Posts Tagged ‘Upright pianos’

Neat story about a customer of ours

Thursday, May 20th, 2010
I am (unfortunately) a lover of older uprights.  We recently took in an old piano that was from 1889 that was in really, really, bad shape at first glance. Waiting for the opportunity to go to the local dump, I took a shot at some new refinishing products, just to see how they worked and “low and behold” the finish under the black and grey exterior was an absolutely beautiful burled walnut.

I spent the next few days working on the finish while a tuner friend began to “try his hand” at the older action parts and such. It was more a labor of love and to gain some experience than anything else. After a few bucks in parts, the piano was sounding pretty good. By this time we had named the piano, you know guys have to name everything for some reason, Carla. The tech was leaving for a few days and I put a note on the piano that said “I’ll miss you while you’re gone” and signed the note “Carla”.

The next week a lady came in searching for a particular piano that we had in the back of the store, we went back and after playing the piano that she had come to see started to leave and noticed “Carla” over to the side. She immediately walked over to the piano, asked who Carla was and I explained that it was just a name we had made up as a joke and it stuck. She began to cry and told me that her twin sisters name was Carla and that she would buy the piano when we were finished with it.

After we delivered the piano and some months later the customer called to tell me that only a few days after she got the piano in her home she was diagnosed with cancer but, the piano had made her recovery so much easier because she felt and immediate attatchment to it.

Sometimes, its the unexpected surprise that makes it all worth while.

Ric Overton

Piano moving is an art form

Saturday, May 15th, 2010

We have talked about some basics in Piano regulation, Piano tuning and Piano voicing this week.  I wanted to talk about Piano Moving and tell you some things that you may or may not be aware of.

While PianoSD uses Paul McCloud at Accutone Piano Service, www.pianoservsd.com for our all of our piano techinician needs.  We use Precision Piano Moving at www.PrecisionPianoMoving.net for all of our moves and heres a few reasons why.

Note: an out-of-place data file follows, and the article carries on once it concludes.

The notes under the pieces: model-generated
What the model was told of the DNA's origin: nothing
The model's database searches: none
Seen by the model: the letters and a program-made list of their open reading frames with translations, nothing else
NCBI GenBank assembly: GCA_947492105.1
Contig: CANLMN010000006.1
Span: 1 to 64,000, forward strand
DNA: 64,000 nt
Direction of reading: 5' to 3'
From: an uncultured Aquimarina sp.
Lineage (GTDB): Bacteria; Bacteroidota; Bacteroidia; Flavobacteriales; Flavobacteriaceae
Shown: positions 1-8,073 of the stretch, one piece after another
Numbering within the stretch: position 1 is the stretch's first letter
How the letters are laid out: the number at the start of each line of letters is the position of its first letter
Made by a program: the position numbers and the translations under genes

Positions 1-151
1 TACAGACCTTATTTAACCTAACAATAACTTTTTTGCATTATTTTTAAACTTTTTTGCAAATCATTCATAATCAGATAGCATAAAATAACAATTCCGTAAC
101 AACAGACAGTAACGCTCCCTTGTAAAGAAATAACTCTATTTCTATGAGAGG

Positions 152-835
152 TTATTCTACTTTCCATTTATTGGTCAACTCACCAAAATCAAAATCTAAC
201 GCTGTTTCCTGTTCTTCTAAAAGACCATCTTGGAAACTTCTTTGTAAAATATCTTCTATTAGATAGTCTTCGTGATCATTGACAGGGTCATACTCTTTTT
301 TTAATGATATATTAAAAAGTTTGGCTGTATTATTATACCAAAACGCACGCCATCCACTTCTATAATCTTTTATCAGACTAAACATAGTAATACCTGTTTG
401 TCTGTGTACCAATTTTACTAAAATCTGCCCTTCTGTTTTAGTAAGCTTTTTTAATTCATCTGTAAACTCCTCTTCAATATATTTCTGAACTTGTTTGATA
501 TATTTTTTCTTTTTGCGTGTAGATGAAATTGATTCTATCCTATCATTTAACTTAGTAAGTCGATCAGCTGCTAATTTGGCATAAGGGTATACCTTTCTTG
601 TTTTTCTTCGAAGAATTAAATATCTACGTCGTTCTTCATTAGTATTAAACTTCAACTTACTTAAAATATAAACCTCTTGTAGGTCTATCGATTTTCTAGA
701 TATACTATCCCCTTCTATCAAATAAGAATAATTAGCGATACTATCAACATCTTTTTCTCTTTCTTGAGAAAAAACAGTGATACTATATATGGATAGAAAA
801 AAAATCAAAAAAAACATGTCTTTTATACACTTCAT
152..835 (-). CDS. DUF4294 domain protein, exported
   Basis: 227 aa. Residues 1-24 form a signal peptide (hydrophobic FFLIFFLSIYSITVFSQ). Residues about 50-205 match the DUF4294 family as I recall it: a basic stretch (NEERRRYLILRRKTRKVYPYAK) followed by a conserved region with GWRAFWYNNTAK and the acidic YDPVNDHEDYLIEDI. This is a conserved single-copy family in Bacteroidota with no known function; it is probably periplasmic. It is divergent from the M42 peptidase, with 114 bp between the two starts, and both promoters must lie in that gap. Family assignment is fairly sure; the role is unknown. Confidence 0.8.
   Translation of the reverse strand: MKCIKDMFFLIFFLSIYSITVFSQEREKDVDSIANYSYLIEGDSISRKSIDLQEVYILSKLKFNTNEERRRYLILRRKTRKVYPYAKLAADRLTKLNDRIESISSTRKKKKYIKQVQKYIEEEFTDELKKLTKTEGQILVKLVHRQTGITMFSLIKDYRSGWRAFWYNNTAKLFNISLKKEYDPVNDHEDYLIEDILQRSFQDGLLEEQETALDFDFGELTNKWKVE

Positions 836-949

A few of the things that have to be seen and realized about moving pianos is that it is important to understand where the piano is now in relation to where it is going.  For example if it is coming out of a home that is in a humid area or dry area it has to be  taken into consideration.

Precision Piano Movers located in the PianoSD building in Mission Valley, San Diego, Ca moves a lot of pianos every week.  We see them coming from very dry areas moving to very humid areas and vice versa.  When a piano is leaving one climate for another, or from a room that is cool to a fully sunlit room the piano needs to go through an acclimation time of up to three months depending on the extremes in changes.  After the acclimation time the piano should be tuned and if needed a regulation, and voicing would be in order.

Upright pianos are generally the easiest to move.   If the piano is going upstairs Precision would simply bring the necessary tools and equipment to do this.  Of course, some “upright” pianos are 36″ tall while others may be up to 52″.  This is  important information for your movers to know BEFORE they arrive to move your piano.  If the legs are decorative, they are wrapped up and blankets are put around the piano for safe keeping and then the piano is placed on a four wheel dolly and taken to the truck for transportation to its destination.

Grand pianos can be a little more challenging.  Most of the time one leg is taken off and balanced on the lyre that has been very quilted for strength.  It is laid on its side and stood upright.  Then the other two legs and lyre come off .  It is blanketed and put on a skid board, transferred to a dolly and then put on the truck for transportation.  The important thing is how many steps is it going down (or up) and what kind of equipment should be used needs to be understood BEFORE the piano is moved.

Regardless of whether the customer is using Precision Piano Moving or some other company, it is important to note that you should NEVER trust someone who is not a professional piano mover to move your piano and MOST DEFINITELY do not move it alone.  To many injuries and to many accidents are caused every year by people who try to do this by themselves.

Drop by sometime we would love to meet you.

Ric Overton

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